Reflections on readiness.
As a child I loved to play a game of "Racing" in the back alley. The kids on the block all gathered there. One would declare him/her self the announcer as the rest of us lined up at the chalk- drawn starting line. Sometimes we ran and sometimes we skated. Either way, we would get set (get ready) to "move at the speed of lightning".
In dramatic Olympic fashion, the announcer yelled, "On your mark! Get set! Go!" We had but a few seconds to prepare ourselves: position our bodies, focus our minds and affirm our determination ... and ability to reach the finish line first. It was all in fun.
Not just a play thing anymore, I reflect on the gap between "get set" and "go". I am engaged in a serious game of life change (and I'm not talking about hormones).
I have spent a great deal of time getting ready to get ready to get ready. I used to laugh at myself, just thinking about how funny that sounded whenever I defended my "not yet" inactions. Just the thought of changing can be overwhelming, threatening, paralyzing. What? do something new, something different, something unfamiliar, something uncomfortable, something difficult, something painful?
Now, I don't want to hear that "change" is the only constant. I've heard that before; I've even said the same to others. My challenge is "walking my talk".
I know the change that I want. I have given this change a name. I have completed all of the formal requirements; I have studied and earned my "papers"; I have performed and earned my "points"; I have communicated, consulted, and connected in preparation for achieving my goal. I have drafted my resume and my plan of action. I have nearly finished my vision board.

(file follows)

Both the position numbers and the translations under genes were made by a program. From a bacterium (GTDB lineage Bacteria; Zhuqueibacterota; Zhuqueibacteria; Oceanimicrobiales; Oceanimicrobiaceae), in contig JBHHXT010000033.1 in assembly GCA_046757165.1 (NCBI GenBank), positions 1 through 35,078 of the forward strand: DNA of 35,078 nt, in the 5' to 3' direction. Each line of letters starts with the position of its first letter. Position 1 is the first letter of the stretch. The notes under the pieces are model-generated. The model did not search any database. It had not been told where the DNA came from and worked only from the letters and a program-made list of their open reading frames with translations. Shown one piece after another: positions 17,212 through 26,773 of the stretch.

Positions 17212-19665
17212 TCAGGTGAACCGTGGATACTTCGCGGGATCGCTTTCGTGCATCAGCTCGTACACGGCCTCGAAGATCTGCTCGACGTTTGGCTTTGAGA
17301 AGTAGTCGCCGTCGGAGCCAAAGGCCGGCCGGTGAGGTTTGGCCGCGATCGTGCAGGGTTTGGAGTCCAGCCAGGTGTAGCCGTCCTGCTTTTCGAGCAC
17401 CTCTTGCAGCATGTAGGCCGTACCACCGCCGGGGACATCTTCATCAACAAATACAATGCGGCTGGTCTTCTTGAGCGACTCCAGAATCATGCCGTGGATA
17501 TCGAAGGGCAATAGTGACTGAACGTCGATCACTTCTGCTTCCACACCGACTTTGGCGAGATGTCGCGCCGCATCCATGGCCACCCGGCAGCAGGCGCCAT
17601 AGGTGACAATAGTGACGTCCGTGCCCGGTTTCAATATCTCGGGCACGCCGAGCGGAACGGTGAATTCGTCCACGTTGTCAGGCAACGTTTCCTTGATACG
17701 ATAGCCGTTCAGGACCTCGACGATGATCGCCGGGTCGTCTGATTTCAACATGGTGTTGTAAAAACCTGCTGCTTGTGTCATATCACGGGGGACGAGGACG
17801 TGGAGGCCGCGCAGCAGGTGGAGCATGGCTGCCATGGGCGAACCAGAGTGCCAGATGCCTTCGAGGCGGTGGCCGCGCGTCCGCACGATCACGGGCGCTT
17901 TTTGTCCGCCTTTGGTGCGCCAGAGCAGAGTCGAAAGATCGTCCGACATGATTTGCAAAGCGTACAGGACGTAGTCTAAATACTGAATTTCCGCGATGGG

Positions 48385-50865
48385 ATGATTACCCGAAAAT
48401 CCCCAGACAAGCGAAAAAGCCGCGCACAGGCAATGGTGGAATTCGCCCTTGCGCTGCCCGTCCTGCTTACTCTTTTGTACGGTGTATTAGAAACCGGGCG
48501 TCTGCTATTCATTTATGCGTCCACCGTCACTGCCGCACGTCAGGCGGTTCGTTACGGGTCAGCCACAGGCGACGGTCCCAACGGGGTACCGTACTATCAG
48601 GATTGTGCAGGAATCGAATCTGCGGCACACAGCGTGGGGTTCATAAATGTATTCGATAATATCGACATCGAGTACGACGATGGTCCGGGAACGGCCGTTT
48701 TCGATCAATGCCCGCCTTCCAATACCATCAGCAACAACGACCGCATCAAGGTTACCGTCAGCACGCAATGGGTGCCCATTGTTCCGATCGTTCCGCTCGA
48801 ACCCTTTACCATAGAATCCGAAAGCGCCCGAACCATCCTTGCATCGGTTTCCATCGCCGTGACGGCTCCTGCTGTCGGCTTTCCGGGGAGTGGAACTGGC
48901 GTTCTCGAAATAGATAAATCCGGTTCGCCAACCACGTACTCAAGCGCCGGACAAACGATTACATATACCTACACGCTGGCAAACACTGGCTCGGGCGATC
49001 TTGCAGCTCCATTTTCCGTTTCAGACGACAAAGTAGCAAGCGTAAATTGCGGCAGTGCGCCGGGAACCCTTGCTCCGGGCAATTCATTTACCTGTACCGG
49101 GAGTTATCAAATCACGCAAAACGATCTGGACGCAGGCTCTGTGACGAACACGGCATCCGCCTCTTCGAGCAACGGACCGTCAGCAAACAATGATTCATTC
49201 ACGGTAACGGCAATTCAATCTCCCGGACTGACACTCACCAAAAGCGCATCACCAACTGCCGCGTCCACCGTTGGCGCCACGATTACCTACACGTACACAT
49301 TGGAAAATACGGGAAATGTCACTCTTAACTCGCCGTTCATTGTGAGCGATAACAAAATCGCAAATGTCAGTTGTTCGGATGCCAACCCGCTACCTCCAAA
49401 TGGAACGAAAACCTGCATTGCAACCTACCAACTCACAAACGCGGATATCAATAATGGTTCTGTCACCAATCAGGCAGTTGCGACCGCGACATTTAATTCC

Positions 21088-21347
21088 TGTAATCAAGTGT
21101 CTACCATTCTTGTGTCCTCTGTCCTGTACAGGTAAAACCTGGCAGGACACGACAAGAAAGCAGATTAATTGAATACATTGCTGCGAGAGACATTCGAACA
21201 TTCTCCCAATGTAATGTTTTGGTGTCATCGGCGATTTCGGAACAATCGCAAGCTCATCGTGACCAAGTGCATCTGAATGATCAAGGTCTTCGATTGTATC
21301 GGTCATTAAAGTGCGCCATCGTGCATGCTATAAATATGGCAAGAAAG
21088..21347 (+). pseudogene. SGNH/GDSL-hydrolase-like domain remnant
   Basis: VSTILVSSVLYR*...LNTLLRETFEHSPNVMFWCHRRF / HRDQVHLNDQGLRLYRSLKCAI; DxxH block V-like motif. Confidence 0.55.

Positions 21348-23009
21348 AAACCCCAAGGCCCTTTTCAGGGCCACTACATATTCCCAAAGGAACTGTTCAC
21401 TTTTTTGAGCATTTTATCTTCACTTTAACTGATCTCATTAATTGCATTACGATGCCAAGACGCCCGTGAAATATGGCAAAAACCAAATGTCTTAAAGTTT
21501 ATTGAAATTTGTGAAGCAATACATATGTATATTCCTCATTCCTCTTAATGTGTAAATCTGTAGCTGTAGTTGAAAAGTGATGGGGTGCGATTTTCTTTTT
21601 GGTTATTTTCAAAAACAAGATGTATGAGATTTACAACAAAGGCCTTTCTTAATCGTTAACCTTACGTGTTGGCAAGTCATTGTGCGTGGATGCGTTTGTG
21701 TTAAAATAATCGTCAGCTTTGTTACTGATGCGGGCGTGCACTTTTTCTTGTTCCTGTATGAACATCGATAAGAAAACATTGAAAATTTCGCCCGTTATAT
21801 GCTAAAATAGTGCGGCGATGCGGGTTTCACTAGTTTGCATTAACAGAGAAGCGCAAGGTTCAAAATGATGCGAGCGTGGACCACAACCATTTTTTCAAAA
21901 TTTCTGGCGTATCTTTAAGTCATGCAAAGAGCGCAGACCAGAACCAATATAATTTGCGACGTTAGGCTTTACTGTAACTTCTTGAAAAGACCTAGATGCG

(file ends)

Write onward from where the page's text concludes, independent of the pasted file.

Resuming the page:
Alas, like the lame man, I lie at the Pool of Bethesda, full of excuses for not more agressively pursuing my passion, Empowered Walking Ministries. I know the steps:
1. [Get on my feet.] I believe I can master the entrepreneurial as well as creative disciplines
2. [Take baby steps.] I am finishing Vision, the last section of my collage of word expressions.
3. [Stay on my feet.] I acknowledge that I will experience difficulties.
4. [Walk differently.] I walk in the authority of knowing that difficult does not mean impossible.
Jesus asked, "Do you want to get well?" Hearing the lame man's excuses, Jesus responded, "Get Up! Pick up your mat and walk." [John 5]
Are you still playing games? Do you want to make a conscious change in your life's conditions? Do you want to fulfill your dreams? What steps are you taking to "walk your talk"?